"Governor Abbot is doing the right thing in cleaning up the garbage, human waste and mess in Austin. But we need a P.L.A.N. sir. A more permanent solution."
The epicenter of the homeless issue in America is down south today. Specifically, in Austin, Texas. Yes, this one time bright red state of Texas also has a developing homeless issue. In fact, at last count there were about 2,200 homeless in Austin. The Democrat Mayor of Austin, Steve Adler, has done zero, zip, na-da to fix this problem. So tent cities have popped up under many of the overpasses and on sidewalks. And just like west coast cities, city streets have become garbage dumps and latrines for the homeless.
After numerous warnings to fix this mess, Republican Governor Abbot had enough. This morning before the sun came up, the crews were out in Austin. Removing tents, scrubbing streets, getting rid of trash. What then will happen with the 2,200 homeless? One gent was interviewed this morning. He was taking it all in stride to say the least. "I will just go find another overpass to roost under. Hey - word is out about Austin! People are coming here from all over, just to find a good place to stay."
"A good place to stay" is not meant to me a Hyatt or Holiday Inn. It is meant to be an underpass. In many cities, when no permanent solution for homelessness is found, the city ends up playing a game like "wack a mole". As soon as one homeless camp is taken down, a new one pops up somewhere else. Why? Many of these people have no other place to go. Many are addicted, many have mental health issues, many don't want to live in a shelter. Some are homeless due to all all of the above.
I have mentioned this before. My wife and I have had some experience working with the homeless. Both with homeless teens up in our neck of the woods, and a large mission for the homeless in St. Paul. We have gone through NAMI training, to try and better understand the link between homelessness and mental health. What we have come away with is a stark truth - homelessness in our country is a big problem and getting bigger. The solutions we have come up with have not really been solutions. We need to think bigger and better on this issue.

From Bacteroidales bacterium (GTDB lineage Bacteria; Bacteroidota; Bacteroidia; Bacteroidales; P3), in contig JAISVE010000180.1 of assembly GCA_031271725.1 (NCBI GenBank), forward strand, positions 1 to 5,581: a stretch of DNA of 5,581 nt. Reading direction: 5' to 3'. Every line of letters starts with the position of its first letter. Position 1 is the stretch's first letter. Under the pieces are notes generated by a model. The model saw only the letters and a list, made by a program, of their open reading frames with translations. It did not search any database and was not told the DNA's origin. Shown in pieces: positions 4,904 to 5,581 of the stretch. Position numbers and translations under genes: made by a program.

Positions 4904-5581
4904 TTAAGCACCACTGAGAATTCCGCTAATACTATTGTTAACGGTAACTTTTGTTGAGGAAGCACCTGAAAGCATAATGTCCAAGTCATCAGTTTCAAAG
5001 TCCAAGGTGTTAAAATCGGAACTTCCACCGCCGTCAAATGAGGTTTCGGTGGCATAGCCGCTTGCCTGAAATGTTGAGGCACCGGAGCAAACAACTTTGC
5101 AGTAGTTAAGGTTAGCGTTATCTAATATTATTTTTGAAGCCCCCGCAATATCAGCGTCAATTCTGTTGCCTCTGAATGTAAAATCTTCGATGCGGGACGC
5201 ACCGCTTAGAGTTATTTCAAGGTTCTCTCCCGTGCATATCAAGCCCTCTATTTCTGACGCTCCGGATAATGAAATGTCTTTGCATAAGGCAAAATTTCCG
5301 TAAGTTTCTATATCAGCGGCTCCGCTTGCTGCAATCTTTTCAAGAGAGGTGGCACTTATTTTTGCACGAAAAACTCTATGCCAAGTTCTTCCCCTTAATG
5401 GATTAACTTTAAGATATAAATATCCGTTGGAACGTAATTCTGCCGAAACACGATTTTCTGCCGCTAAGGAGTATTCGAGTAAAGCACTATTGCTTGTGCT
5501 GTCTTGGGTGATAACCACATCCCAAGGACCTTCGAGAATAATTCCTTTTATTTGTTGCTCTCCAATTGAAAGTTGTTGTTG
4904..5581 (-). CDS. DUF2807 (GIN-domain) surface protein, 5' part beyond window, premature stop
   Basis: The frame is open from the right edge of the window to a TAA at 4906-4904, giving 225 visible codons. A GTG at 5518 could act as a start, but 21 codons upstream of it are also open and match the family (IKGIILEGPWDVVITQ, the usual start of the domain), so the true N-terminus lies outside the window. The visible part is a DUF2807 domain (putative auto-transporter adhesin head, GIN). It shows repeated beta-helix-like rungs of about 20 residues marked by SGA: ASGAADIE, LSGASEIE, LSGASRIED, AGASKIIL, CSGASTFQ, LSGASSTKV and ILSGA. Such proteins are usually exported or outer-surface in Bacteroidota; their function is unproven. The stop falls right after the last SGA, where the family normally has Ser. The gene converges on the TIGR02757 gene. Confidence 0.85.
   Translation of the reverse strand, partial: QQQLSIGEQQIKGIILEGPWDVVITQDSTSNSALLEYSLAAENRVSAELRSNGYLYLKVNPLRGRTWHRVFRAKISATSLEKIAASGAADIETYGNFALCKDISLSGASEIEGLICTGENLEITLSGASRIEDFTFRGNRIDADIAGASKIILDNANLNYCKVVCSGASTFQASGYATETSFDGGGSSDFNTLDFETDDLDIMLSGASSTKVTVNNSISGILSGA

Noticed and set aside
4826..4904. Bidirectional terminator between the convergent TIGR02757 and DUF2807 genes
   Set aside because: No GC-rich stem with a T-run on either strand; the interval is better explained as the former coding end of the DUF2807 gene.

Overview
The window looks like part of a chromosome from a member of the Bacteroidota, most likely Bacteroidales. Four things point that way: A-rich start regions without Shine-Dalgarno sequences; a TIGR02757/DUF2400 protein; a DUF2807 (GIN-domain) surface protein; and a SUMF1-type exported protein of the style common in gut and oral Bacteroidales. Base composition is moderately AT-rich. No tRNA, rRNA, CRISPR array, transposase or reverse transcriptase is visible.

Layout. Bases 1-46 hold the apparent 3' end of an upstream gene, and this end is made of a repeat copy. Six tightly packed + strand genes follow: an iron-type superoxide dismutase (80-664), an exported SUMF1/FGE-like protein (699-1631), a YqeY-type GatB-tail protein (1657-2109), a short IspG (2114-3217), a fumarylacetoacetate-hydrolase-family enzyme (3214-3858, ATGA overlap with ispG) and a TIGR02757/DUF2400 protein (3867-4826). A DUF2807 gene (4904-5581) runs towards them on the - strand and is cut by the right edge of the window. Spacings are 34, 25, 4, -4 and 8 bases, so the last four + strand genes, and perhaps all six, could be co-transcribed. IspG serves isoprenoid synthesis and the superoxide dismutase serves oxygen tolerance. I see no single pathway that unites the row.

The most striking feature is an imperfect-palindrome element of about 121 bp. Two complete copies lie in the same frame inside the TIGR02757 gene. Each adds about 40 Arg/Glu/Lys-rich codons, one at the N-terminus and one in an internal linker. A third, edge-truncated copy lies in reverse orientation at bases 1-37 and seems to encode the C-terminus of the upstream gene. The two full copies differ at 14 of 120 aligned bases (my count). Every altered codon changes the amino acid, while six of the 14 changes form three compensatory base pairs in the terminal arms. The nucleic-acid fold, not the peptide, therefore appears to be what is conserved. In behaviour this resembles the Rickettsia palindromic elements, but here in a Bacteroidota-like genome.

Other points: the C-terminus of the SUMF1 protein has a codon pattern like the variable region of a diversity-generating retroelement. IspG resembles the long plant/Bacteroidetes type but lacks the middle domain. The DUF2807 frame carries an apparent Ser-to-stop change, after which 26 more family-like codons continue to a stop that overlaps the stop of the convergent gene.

Some cities are building neighborhoods consisting of nothing but "tiny houses". A tiny house is just that - tiny. Many are less than 500 square feet of living space. But that living space is designed to maximize comfort and security in the smallest of all enclosures. Unlike shelters, they offer the homeless a modicum of dignity, as well as a save place to sleep. These are not designed to be forever homes for the homeless - just a safe place until they can get on their feet once again.
The first training we took on how to work with the homeless, the trainer got right to the point. "If you remember nothing else from this training, remember this. The vast majority of the homeless do not set out to become homeless. It happens either by bad choices or a bad break in life. Many folks today, are one paycheck away from being homeless." And we did remember that. Homelessness is a sigma which does not have to be so. How most cities handle the homeless, especially on the west coast, is worse than shameless.
Governor Abbot is doing the right thing in cleaning up the garbage, human waste and mess in Austin. But we need a P.L.A.N., sir. A more permanent solution. Until cities come up with something concrete and offering a certain amount of dignity to the homeless, this problem will continue to spread. And that, is in no one's interest.